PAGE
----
One problem for representation that I've found is the way society obsesses over trends and fads. Whatever style phenomenon is currently happening may not appeal to everyone, and even more, may not work with everyone's body types. I was endlessly frustrated a few years ago (and still a little bit now) when pastel, mermaid-colored hair was all the rage (peek at my attempt at purple ombre hair for a throwback). I had mostly overcome my disdain for my dark hair, however, this trend once again made me wish that I had light, easily dyeable hair. On that note, I've always wanted to try a fun, trendy haircut - like the currently popular shag cut - but am never really able to succeed because of my hair texture.

Additionally, bralettes and light, gauzy shirts seem to be an incredibly popular craze right now, and I just can't follow the crowd. My body size and shape doesn't work with that type of style. I often find it difficult to see people wearing gorgeous, lacy bralettes under a sheer shirt, and know that I can't really pull it off. I know that there are plenty of other styles that I look good in, but when it's not something currently considered trendy, I feel less fashionable.

I won't lie, there are many past and current trends that I love, especially if they work well for me. I'm all about the cold shoulder tops that everyone's wearing right now, and I support anyone that can pull off any of these fads. I do, however, wish it didn't feel so necessary to stay on top of these trends. If I feel like I can't pull it off, I don't want to feel like I'm unfashionable. And I see nearly every model looking fantastic in each trend, which naturally makes me want to try it.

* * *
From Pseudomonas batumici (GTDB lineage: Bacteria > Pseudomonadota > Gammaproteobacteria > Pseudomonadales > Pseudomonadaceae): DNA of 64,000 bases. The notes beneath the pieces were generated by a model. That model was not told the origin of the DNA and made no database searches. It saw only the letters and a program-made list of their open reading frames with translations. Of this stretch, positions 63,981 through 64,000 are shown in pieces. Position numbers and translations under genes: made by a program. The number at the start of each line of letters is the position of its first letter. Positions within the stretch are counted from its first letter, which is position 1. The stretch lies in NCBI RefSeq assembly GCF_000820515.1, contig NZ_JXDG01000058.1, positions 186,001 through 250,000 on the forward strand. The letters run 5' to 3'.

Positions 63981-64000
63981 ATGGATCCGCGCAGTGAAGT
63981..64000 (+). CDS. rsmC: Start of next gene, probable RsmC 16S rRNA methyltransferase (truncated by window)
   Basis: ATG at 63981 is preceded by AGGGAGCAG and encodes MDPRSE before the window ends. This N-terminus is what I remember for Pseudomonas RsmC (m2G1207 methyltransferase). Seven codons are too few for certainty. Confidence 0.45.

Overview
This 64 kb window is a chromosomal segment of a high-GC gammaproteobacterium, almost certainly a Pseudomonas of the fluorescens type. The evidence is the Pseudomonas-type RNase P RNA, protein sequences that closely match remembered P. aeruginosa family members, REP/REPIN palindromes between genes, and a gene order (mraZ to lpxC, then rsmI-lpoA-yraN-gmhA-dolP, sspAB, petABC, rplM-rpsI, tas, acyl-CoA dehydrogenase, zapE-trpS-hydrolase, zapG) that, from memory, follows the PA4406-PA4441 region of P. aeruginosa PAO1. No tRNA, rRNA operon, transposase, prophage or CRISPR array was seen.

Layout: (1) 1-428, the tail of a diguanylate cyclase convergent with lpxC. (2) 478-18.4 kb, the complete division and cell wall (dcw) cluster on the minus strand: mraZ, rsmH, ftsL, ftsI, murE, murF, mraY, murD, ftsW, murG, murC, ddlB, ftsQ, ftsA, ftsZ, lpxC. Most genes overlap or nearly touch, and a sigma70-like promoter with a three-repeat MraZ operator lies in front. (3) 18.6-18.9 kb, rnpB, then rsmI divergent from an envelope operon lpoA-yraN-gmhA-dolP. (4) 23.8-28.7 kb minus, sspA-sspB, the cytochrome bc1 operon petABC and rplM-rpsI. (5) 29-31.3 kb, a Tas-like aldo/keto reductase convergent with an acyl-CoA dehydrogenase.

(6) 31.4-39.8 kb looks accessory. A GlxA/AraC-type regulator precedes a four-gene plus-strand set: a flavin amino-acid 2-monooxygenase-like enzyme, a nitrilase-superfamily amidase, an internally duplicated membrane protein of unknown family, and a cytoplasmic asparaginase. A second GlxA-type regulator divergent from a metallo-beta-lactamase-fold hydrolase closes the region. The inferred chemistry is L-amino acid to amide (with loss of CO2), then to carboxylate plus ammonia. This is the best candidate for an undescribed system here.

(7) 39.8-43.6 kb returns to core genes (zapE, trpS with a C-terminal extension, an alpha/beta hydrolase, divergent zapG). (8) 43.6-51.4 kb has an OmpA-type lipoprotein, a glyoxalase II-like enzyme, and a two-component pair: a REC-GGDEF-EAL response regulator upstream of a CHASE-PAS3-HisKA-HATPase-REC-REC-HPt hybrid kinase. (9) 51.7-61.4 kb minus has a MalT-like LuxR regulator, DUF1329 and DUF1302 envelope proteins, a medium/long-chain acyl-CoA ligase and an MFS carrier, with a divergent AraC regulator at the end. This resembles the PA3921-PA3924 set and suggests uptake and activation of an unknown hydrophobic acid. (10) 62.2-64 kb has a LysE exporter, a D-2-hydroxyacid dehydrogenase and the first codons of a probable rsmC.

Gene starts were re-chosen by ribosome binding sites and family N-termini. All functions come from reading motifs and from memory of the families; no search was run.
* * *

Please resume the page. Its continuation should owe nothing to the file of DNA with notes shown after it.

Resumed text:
I know it's also easy to argue that I should simply ignore what other people do and wear. Comparison is, after all, the thief of joy. But it's hard. It's hard to scroll through social media and see the most popular trends as something that don't work for you. Or to see models sporting makeup colors that don't suit your skin tone. All that can make you want to throw your hair up into a bun, toss on a sweatshirt, and head out the door without a further thought.

However, if we all saw role models in the spotlight that reminded us that we are beautiful because of our differences, we all might be a little more confident. 

I want celebrities and models with big thighs, short torsos, and muscular arms. I want to see that everyone gets their own style role model. Everyone needs someone to look up to that's successful and looks like them. It makes our dreams seem more achievable. It's not that we need someone else to show us that we are beautiful, but it sure helps to see our looks, our shapes, ourselves represented.

We should accept and appreciate everyone's unique, individual beauty. Yet, it is equally as important to find role models that look like you. Beauty may only be skin-deep, but it can certainly help give a little confidence boost. Therefore, young girls should be able to see successful women that look like them showcased in the spotlight. Let's have more realistic role models represented. Maybe then I'll be able to find my perfect curly-haired icon.


Who are some of your style role models?